How to Feel Sorry for Niall Ferguson


Niall Ferguson’s latest gaffe is of course laughable.  It goes like this.

Keynes was gay, he didn’t have children, so he couldn’t care about the future; thus he urged us to squander our resources in the name of immediate gratification rather than long-term growth.  His economic theories promoted moral dissolution as well as economic dissipation.

That’s my paraphrase and amplification, to be sure, but my experience with the other side—the folks who believe fervently in more saving, increased private investment, and less government spending as the obvious cures for what ails us—convinces me that, Ferguson’s abject apology notwithstanding, there is a connection here between the economic and the moral planes of his statements which is worth tracing.

To put it more plainly, when Ferguson reduces Keynesian political economy to the personal life of John Maynard Keynes, he’s developing, not inventing, long-standing tropes that treat macroeconomic problems as moral calendars to be cleared by the decisions of individuals—as when politicians and theorists alike equate government spending and family budgets.

Just take a look at Paul Ryan’s proposals to dismantle the welfare state.  You can’t read them as the idiosyncratic ravings of a 19-year old high on Atlas Shrugged, because the Republican Party as such endorsed them, before, during, and after Mitt Romney’s presidential campaign.  The prefaces are full of statements like this: “A government that buries the next generation under an avalanche of debt cannot claim the moral high ground in the world.”  And this: “From a moral perspective, these [entitlement] programs are failing the very people they are intended to help.”

I’m not trying to remind you that Adam Smith was a moral philosopher, or that economists can’t escape the moral implications of their spreadsheets.  I’m reminding us that in the last election season, Ferguson praised Ryan in the most effusive manner possible, in the infamous Newsweek cover story (“He blew me away”), and in doing so indicted America—his adopted country—as the “50/50 nation,” where, enabled by the welfare state, half the people had sunk to the level of the dole.  Notice: more than 47% of the population were mere hedonists, glad to be getting something for nothing, happily wasting resources that future generations will need.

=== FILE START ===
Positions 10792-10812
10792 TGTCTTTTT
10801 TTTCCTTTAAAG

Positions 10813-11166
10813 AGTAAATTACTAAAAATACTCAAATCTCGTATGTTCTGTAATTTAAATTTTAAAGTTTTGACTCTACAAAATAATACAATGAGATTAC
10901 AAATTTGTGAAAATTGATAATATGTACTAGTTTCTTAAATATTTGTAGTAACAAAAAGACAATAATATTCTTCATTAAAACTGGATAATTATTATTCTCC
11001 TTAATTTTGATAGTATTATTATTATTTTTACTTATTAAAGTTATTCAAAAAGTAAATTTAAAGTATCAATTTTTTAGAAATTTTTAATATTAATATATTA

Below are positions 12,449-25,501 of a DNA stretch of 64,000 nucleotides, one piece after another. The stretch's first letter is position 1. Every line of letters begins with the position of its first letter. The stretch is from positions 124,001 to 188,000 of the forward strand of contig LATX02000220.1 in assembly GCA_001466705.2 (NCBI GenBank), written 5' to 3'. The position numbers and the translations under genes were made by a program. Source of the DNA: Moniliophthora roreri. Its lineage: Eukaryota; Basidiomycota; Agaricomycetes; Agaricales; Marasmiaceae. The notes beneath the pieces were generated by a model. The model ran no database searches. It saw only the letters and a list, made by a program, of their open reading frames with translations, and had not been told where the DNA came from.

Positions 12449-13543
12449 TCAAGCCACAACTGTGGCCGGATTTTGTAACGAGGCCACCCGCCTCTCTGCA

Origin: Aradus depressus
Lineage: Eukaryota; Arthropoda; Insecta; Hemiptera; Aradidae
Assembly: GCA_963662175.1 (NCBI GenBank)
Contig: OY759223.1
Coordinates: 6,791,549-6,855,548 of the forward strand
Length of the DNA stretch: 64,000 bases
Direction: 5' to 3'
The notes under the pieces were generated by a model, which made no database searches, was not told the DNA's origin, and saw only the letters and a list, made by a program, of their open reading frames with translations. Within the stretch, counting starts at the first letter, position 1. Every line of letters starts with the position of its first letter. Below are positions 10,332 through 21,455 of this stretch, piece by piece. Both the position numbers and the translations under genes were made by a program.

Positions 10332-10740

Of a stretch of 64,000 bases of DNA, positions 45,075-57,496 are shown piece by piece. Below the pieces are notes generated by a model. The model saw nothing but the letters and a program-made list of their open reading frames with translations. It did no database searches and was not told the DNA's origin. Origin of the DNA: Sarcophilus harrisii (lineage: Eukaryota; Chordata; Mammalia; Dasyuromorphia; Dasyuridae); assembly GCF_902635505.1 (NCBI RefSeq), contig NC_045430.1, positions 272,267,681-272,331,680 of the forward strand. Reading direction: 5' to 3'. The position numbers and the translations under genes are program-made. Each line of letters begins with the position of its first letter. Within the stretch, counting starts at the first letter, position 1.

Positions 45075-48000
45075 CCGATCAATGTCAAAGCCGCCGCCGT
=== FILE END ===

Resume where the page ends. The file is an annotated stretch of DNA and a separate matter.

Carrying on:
But Ferguson’s apology makes it clear that his conscience was animated because his unconscious first got the better of him—in a truncated, grotesque, inarticulate form, he expressed the moral philosophy that is both premise and product of the economic theories he sponsors: Without saving or thrift, there can be no future, so Keynes obviously didn’t care about the future (meaning he didn’t care about the grandchildren) because he opposed the deferment of gratification we call saving or thrift.  Ferguson and countless others have said this many times before now.

There’s nothing new here, in other words, except the almost explicit correlation with homosexuality; but the connotation of decadence, a word that has no meaning without its sexual implications, has been there all along.  And why wouldn’t it be?  If you’re locked into the equation of macro and micro—the public good is the sum of private decisions—how do you explain the apparent decline of the work ethic except as a matter of moral decadence, assisted, as in suicide, by the state?  And how else to reverse the decline except by recourse to state power?

People with families and children are more likely to sacrifice present desires and needs in the name of the future because they have to, of course, but also because they want to, because they get pleasure from doing so, by observing and validating, in a word reliving, what they have relinquished—the insane and unruly needs of infancy.  That is why gay marriage is such a good bet on the future of capitalism; that is why the power of the liberal state will soon be on the side of homosexuality insofar as it can be disciplined by the rituals and vows of monogamy, which permit family as well as children (you can produce the latter without the former).